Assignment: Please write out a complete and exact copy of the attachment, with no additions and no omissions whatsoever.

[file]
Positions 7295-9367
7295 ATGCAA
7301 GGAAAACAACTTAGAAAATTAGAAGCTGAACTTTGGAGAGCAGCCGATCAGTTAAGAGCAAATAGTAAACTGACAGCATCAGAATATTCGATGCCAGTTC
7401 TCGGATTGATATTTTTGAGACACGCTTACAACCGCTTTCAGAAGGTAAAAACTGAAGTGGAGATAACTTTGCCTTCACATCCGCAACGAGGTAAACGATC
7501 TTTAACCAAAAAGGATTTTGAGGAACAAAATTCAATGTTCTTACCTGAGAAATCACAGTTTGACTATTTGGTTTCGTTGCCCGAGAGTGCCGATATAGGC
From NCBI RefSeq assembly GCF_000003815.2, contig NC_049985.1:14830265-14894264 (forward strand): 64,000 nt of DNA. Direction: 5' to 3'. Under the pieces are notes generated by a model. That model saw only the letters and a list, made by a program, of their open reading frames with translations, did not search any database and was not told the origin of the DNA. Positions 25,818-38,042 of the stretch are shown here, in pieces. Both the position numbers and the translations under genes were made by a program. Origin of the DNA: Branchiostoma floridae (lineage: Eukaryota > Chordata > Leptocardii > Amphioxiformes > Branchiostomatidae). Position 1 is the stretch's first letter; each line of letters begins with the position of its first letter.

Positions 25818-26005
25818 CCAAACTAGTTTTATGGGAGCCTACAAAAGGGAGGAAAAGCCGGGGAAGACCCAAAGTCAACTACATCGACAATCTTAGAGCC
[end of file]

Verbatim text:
Positions 7295-9367
7295 ATGCAA
7301 GGAAAACAACTTAGAAAATTAGAAGCTGAACTTTGGAGAGCAGCCGATCAGTTAAGAGCAAATAGTAAACTGACAGCATCAGAATATTCGATGCCAGTTC
7401 TCGGATTGATATTTTTGAGACACGCTTACAACCGCTTTCAGAAGGTAAAAACTGAAGTGGAGATAACTTTGCCTTCACATCCGCAACGAGGTAAACGATC
7501 TTTAACCAAAAAGGATTTTGAGGAACAAAATTCAATGTTCTTACCTGAGAAATCACAGTTTGACTATTTGGTTTCGTTGCCCGAGAGTGCCGATATAGGC
From NCBI RefSeq assembly GCF_000003815.2, contig NC_049985.1:14830265-14894264 (forward strand): 64,000 nt of DNA. Direction: 5' to 3'. Under the pieces are notes generated by a model. That model saw only the letters and a list, made by a program, of their open reading frames with translations, did not search any database and was not told the origin of the DNA. Positions 25,818-38,042 of the stretch are shown here, in pieces. Both the position numbers and the translations under genes were made by a program. Origin of the DNA: Branchiostoma floridae (lineage: Eukaryota > Chordata > Leptocardii > Amphioxiformes > Branchiostomatidae). Position 1 is the stretch's first letter; each line of letters begins with the position of its first letter.

Positions 25818-26005
25818 CCAAACTAGTTTTATGGGAGCCTACAAAAGGGAGGAAAAGCCGGGGAAGACCCAAAGTCAACTACATCGACAATCTTAGAGCC